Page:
Did God Abandon Jesus at the Cross?

“My God, my God, why have you forsaken me?” These words of Jesus on the cross have led many to the conclusion that God left Jesus while he was dying on the cross. That because Jesus had become sin for us, the Father turned away from him because he can’t look on sin. But is that what was happening? Let’s talk about it.

Reminder: the video version of this episode is available on the YouTube UnSunday Show channel.

Episode 35: What The Law Couldn’t Do, God Did

Welcome to episode 35 of The UnSunday Show. Let’s talk about the Good Samaritan. In response to Jesus’ reminder that he was obligated to love God with all his being and to love his neighbor as himself, a lawyer, in an attempt to justify himself, asked Jesus who his neighbor was. This conversation took place in Luke chapter 10. Because the lawyer was living at the time of the Old Covenant, he was under obligation to obey these commands perfectly. But he couldn’t.

Jesus’ answer revealed the failure of the Law to empower anyone to obey it while at the same time, showing that what the Law couldn’t do, God did by sending his Son. Let’s talk…


Photo by Jonathan Hoxmark on Unsplash

Episode 33: A Contaminated Grace is No Longer Grace

Welcome to episode 33 of The UnSunday Show. Why are there so many burdensome rules in organized Christian religion when Jesus promised rest and relief from those same heavy burdens? When we read the Bible as though all of it applies to us, the lines blur between the Old Covenant and the New Covenant, resulting in a fatal mixology of confusion and harm.

This fatal mixology is the springboard of our conversation in this episode. Push Play and join the discussion.


Photo by Dan Meyers on Unsplash

Episode 32: A Smaller Version of Jesus

Welcome to episode 32 of The UnSunday Show. Let’s talk about the clutter that gets in between us and Jesus that ends up giving us a smaller version of Jesus. Institutional religion works hard at convincing us that Jesus alone really isn’t enough. It puts obstacles between us and Jesus that we’re told need to be there in order to be complete and remain acceptable to God. Sometimes it’s sub-mediators as we’re told we need Jesus and the pastor, priest, or leader to guide and direct us. At other times it’s things like religious obligation, accountability, service, tithing, works, or religious duty that we’re told must be consistent in our lives in order to keep peace with God.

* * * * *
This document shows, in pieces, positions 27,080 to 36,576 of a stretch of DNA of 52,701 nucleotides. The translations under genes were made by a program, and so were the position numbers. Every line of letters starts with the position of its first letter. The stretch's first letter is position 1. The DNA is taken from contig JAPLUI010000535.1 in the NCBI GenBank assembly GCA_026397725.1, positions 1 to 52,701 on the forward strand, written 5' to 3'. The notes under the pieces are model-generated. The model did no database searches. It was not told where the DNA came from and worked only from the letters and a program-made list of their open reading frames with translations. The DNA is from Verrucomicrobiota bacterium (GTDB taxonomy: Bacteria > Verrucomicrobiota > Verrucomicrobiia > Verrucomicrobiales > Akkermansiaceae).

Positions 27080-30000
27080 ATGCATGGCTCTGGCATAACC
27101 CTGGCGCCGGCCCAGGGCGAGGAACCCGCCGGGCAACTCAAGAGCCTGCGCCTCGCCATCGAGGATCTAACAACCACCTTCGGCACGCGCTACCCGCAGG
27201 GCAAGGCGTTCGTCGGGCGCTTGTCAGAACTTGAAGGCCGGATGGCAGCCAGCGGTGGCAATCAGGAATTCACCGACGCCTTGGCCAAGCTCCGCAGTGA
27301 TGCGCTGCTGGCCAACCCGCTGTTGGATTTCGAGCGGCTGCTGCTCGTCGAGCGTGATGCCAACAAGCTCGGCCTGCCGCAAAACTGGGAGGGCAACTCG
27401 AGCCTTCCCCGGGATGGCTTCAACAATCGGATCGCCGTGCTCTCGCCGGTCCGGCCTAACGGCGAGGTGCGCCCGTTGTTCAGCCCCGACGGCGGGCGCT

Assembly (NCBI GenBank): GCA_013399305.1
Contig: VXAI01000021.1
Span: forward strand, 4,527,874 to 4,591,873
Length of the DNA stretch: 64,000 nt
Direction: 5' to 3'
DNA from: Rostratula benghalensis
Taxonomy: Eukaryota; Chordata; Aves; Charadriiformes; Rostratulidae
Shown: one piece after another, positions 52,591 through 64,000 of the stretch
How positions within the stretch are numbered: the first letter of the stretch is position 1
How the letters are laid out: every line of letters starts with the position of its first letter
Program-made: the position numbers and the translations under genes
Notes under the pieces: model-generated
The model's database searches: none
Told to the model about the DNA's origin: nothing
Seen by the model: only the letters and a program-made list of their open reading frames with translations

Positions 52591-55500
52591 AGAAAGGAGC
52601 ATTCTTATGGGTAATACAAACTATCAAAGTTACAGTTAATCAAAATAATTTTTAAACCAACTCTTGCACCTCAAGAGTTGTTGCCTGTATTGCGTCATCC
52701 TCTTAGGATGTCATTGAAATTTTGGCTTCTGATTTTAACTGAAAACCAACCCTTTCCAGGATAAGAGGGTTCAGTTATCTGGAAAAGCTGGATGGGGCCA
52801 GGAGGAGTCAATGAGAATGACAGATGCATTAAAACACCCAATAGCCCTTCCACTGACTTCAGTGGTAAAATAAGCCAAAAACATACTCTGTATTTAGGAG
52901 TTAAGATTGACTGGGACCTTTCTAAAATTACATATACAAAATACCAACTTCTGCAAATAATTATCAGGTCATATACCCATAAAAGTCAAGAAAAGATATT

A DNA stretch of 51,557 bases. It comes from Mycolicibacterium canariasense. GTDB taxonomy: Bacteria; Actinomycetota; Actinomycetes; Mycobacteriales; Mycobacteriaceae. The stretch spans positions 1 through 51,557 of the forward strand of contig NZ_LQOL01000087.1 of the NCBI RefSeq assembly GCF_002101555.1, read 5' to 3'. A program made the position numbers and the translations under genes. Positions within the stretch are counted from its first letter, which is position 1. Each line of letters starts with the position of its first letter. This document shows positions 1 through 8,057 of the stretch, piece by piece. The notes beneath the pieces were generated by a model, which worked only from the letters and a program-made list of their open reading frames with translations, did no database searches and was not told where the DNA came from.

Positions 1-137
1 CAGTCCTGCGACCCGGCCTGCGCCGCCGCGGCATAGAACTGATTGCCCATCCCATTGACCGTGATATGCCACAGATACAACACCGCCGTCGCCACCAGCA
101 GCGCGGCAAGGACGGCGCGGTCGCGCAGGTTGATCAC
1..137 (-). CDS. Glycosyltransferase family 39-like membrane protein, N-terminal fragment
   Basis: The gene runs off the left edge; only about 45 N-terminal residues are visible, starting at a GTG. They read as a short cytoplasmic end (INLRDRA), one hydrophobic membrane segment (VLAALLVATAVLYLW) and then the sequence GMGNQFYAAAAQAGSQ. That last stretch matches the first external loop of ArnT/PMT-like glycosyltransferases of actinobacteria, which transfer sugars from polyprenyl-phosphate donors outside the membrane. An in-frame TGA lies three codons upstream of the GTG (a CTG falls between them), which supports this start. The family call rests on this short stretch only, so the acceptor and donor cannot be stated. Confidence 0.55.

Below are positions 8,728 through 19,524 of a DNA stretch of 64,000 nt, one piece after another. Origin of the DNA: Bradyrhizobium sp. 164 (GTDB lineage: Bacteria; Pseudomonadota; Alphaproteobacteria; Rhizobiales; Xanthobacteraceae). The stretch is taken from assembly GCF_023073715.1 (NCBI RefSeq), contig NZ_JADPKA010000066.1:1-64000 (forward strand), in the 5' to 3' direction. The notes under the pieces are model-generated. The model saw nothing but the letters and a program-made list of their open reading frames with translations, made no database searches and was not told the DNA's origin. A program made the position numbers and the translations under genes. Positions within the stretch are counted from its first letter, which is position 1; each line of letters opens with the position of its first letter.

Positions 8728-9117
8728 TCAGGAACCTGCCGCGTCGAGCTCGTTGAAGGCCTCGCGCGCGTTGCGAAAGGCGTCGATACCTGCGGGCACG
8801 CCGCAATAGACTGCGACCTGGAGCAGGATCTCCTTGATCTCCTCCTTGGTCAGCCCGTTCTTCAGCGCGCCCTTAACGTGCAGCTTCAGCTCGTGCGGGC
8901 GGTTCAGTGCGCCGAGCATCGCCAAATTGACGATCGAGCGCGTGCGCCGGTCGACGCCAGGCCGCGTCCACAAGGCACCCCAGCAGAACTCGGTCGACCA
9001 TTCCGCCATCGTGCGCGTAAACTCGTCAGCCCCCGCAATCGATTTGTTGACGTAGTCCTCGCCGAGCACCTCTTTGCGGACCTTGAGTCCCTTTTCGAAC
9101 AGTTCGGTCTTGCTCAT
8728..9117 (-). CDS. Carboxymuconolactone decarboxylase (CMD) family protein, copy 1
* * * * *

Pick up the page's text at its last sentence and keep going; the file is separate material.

But at the end of the day, these burdens are placed on us to keep the institution strong and when we embrace the thought that we need Jesus plus these other things, we’re settling for something smaller than Jesus. When we come alive to the reality of the life of God in us, the freedom from religious bondage that we experience makes us an instant threat to religious institutions because we realize we don’t need those institutions and in fact, they’re in the way and they’re forcing a smaller version of Jesus on us. Let’s talk about it….


Photo by Ian Schneider on Unsplash

Episode 30: Let Him Who Boasts, Boast in the Lord

The wisdom of man and the wisdom of God, putting our confidence in people, organizations, and institutions instead of in God, and remembering what is already ours in Jesus, apart from religion or knowledge are a few of the topics Mike and Mac tackle in this episode. Along the way, you’ll gain some valuable insight on coconut cake and Jesus’ favorite color. Push Play and listen in.

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Photo by Siora Photography on Unsplash

Episode 29: The Mike & Mac Show

Welcome to episode 29 of The UnSunday Show. Today’s episode is a relaunch of sorts for The UnSunday Show. It’s the debut of my friend Greg McInturff as co-host of the show. Yay! Mac and I will be hosting the show together from this point forward. He and I always have energized conversations and we’re looking forward to sharing them with you. Greg introduces himself in this episode as we interact with his story.

We’ve also re-branded the podcast with a new logo and the website with new graphics to reflect this change.  Enjoy!


Photo by Cody Engel on Unsplash